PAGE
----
For this blog series, I have been keeping a running tally of state parks saved from closure. It’s not an easy job.
Who is counting?
Unfortunately, you will not find a list of saved parks on the California State Parks website at this time. The parks department posts only the list of 70 parks initially identified for closure in May 2011, as a means of saving the state $22 million per year.
I have been keeping track of “saved parks” since October 6, 2011, when California State Parks announced for the first time that they removed three parks from the closure list based on agreements with the National Park Service. Since then nonprofits, park advocates, philanthropists and public agencies around the state have raised funds and struck deals with the state, one by one.
A frenzy of reports on park closure numbers
A big misunderstanding this past Tuesday led followers of this crisis to believe that only 15 of the 70 parks targeted for closure may ultimately close. The confusion followed statements made by Michael Harris, the parks department’s acting chief deputy director. Harris spoke to reporters after testifying at a public hearing of the Little Hoover Commission, an independent state oversight agency investigating the park system.
California State Parks briskly responded to the misunderstandings surrounding Harris’ comments by issuing a press release of clarification on park closures:
At present, there are 11 parks on the closure list of 70 that will remain open with agreements.
The department’s press release did not identify the names of the 11 parks.
A Los Angeles Times story with the headline “11 state parks temporarily out of the woods” names the 11 parks. My notes follow in parentheses.
- Antelope Valley Indian Museum SHP (saved by a donor agreement)
- Colusa-Sacramento River SRA (saved by operating agreement with the City of Colusa)
- Del Norte Coast Redwoods SP (saved by National Park Service)
- Henry W. Coe SP (saved by a donor agreement with the Coe Park Preservation Fund)
- Jug Handle SNR (saved by a donor agreement)
- McGrath SB (saved by donor funds and grant money)
- Mono Lake Tufa State Natural Reserve (saved by Bodie Foundation concessionaire agreement to collect parking fees.)
- Plumas-Eureka SP – (saved by a donor agreement).
- Samuel P. Taylor SP (saved by National Park Service)
- South Yuba River SP (saved with community petition and parking fee agreement)
- Tomales Bay SP (saved by National Park Service)
My running tally of 12 matches the Los Angeles Times list with one exception: Point Cabrillo Light Station State Historic Park on the North Coast. Back in early January 2012, State Parks spokesman Roy Stearns reported to me that they had removed Point Cabrillo Light Station from the closure list because of an “ongoing concession/operating agreement.” Stearns was unable to respond to my inquiries this week and will not be back in the office until Monday.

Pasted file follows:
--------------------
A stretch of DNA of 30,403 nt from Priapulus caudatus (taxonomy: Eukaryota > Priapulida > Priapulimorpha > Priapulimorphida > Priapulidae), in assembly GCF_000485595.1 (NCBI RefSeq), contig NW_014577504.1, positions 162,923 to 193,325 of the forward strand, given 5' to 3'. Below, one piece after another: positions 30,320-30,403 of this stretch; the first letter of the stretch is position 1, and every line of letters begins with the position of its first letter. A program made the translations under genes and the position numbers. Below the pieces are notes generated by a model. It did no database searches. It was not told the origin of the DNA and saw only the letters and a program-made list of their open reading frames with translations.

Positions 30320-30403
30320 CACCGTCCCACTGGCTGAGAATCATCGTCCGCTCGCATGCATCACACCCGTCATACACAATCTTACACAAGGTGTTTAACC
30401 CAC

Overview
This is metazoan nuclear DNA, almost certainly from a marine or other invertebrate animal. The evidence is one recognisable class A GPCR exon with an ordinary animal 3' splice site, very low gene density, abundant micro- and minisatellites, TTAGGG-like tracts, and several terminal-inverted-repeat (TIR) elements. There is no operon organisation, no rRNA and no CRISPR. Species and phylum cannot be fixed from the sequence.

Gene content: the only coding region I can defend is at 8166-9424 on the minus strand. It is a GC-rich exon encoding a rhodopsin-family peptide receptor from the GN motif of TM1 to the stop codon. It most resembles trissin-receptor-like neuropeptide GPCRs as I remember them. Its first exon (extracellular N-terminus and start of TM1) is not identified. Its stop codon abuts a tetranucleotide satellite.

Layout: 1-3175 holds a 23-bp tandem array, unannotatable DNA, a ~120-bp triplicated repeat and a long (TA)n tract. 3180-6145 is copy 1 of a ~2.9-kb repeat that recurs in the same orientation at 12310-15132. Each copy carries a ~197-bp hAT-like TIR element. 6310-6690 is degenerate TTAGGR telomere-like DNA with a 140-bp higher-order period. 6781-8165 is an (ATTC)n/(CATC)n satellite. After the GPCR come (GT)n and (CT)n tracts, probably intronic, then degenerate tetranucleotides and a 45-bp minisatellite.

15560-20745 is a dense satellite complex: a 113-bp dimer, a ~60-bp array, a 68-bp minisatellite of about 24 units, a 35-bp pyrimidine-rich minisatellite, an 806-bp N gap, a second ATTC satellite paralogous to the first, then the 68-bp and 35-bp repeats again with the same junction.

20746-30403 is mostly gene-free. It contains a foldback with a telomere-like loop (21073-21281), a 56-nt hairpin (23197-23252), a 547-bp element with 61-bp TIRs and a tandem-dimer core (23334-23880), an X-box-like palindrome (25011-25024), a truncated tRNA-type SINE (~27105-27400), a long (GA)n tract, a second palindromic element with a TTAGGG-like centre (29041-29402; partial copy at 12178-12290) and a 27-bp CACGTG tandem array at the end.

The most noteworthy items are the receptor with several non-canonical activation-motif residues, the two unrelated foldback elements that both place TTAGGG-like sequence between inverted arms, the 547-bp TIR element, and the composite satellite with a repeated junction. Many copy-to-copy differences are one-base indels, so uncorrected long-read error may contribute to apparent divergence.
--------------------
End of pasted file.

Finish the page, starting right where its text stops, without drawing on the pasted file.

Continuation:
The California State Parks Foundation adds that Castle Rock, Santa Susana, Los Encinos and Petaluma Adobe state parks have received temporary reprieves from closure with donor support.
Valley of the Moon Natural History Association getting close to saving Jack London park
Any day now, the Valley of the Moon Natural History Association expects to announce a deal on Jack London State Historic Park (read more in their newsletter). They will likely be the first nonprofit to successfully reach a deal with the state under the new law, AB 42, which gave the state authority to allow up to 20 nonprofits to take over operations of state parks on the closure list.
Three months remain to rescue 59 parks
We can feel confident that at least 11 parks have been spared from the budget ax, maybe more, but only three months remain to rescue 59 parks. Many parks are operating with reduced hours and at least one closed park, Providence Mountains State Recreation Area adjacent to Mojave National Preserve was struck by vandals – leading to $100,000 in damage.
At a March 20 public hearing on a bill to address park closures (AB 1589) Margaret Rhyne, President of the Poppy Reserve Mojave Desert Interpretive Association, told lawmakers:
Providence Mountains State Recreation Area is “the poster child for what happens when you close a park.”